The Supreme Court on Wednesday issued a one-week stay order, barring the work on the 216-MW Upper Trishuli Hydroproject 1.
A single bench of Justice Tahir Ali Ansari issued the order, asking that the defendants be produced before the court within seven days.
As per the court order, the government or the developer of the project cannot proceed ahead with the project development. The court’s order came in response to a writ petition filed against the government’s decision to restore the survey licence of Nepal Water and Energy Development Company (NWEDC).
Lawyers Mithilesh Yadav and Amarjibi Ghimire and Shambhu Prasad Dahal had filed the petition on Tuesday. The petitioners have named the Prime Minister and his office, the co-coordinator of the Cabinet’s Economic Infrastructure Committee (EIC), the Energy Ministry, the energy secretary, the director general of the Department of Electricity Development, and NWEDC as defendants.
An EIC meeting on Sunday had decided to restore NWEDC’s licence for the next 18 months, stating that NWEDC has ‘made progress’ in the project development.
A month ago, the Energy Ministry had scrapped NWEDC’s license for not completing the assigned tasks on time, particularly for its failure to sign connection and power purchase agreements with the Nepal Electricity Authority and conclude an Environmental Impact Assessment.
As per clause 5(1) of the Electricity Act 1992, once a licence is cancelled, it cannot be re-issued to the same company and that the government’s move to restore NWEDC’s license is illegitimate, the petitioner has said. “The Energy Ministry presented a proposal to the Cabinet under the Prime Minister’s direction. The proposal was later sent to the Cabinet’s Economic Infrastruc-ture Committee,” stated the writ. “This is against the immediate action plans on good governance and economic development, the direction of the Commission for Investigation of Abuse of Authority and clauses 4 and 5 of the Electricity Act.”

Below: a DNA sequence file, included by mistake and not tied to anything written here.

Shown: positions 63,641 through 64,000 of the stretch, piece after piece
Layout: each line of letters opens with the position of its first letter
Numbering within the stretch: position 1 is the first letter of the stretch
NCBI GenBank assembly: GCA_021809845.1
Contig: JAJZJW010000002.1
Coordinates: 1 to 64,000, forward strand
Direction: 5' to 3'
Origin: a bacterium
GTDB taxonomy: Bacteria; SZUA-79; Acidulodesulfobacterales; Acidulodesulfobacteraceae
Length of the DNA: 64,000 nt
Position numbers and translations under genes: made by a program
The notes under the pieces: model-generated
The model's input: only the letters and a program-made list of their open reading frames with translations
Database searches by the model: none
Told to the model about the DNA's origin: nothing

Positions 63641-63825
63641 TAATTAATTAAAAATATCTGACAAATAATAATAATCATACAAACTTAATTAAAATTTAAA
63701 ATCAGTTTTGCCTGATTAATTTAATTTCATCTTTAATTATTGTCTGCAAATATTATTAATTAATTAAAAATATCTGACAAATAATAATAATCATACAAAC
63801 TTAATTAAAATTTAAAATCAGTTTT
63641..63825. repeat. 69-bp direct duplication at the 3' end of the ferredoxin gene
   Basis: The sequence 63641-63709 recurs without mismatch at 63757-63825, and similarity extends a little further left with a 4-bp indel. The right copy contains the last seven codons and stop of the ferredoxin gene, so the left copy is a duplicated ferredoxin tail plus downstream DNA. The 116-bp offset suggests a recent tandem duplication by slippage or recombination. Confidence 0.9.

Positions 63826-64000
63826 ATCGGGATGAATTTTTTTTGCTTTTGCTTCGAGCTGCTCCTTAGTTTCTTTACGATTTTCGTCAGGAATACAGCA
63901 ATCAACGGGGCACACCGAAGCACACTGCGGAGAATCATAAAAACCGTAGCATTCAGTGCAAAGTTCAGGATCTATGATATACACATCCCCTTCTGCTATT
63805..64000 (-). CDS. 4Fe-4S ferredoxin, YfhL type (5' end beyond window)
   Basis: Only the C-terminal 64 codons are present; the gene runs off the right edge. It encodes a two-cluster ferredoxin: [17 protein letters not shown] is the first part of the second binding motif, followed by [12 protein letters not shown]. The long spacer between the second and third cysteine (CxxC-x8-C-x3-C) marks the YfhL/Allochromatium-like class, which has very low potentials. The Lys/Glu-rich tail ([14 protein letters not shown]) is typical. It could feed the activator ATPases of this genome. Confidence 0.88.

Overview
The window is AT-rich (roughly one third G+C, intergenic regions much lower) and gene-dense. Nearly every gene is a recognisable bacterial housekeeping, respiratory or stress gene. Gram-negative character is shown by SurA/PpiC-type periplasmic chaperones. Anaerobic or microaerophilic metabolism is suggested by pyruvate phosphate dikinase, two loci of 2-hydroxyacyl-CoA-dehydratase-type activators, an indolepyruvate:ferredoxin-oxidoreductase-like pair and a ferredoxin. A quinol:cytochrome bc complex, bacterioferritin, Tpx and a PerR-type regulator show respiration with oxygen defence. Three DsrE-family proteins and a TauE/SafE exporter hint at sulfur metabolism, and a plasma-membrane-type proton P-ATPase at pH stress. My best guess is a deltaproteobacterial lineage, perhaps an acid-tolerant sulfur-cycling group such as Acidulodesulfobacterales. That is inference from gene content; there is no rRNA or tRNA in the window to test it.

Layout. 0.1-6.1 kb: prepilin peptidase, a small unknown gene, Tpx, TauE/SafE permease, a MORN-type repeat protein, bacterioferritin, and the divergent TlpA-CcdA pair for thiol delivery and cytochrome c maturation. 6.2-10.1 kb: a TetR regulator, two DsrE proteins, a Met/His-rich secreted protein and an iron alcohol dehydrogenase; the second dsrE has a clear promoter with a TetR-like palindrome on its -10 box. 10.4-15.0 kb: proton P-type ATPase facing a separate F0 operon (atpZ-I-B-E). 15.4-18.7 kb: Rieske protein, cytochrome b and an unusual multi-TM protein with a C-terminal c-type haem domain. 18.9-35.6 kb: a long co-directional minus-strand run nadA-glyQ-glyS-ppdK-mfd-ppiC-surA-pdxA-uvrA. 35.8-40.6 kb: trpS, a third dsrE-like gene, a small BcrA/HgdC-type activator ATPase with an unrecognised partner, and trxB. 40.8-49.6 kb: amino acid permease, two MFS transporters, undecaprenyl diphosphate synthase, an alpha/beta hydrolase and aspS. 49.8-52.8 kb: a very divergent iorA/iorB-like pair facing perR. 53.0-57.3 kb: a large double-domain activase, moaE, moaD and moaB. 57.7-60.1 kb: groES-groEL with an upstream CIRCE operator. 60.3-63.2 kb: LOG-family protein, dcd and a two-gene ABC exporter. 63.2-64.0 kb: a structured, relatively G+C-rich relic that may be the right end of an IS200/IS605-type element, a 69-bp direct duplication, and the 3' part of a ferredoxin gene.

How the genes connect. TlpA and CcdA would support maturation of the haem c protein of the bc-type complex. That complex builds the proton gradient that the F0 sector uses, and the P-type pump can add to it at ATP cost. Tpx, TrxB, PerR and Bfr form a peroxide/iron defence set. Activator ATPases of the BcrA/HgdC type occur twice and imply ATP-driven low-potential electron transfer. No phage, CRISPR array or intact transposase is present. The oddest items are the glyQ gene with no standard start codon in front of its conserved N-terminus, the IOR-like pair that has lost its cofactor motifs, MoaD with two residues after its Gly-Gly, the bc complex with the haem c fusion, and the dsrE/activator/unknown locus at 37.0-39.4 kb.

The petition stated that the government’s decision would encourage licence holders to hold licence for a long time without making any progress in project development, and that the government may have to restore the scrapped licences of two dozen companies.
After the government cancelled NWEDC’s licence, it began lobbying for the restoration. Donor agencies like the International Finance Corporation met top government officials and political leaders requesting the restoration of the licence. The company, which has South Korean investment, acquired the licence on January 8, 2007.
The estimated cost of the Upper Trishuli project, scheduled to be completed by 2018, is Rs 45.50 billion. Korea South East Electric Company will have a 50 percent stake, Daelim Industrial Company 15 percent and Kyeryong Construction 10 percent in the project. Nepali investors will own 10 percent and IFC 15 percent shares. The project will be constructed under the Build-Own-Operate-Transfer model.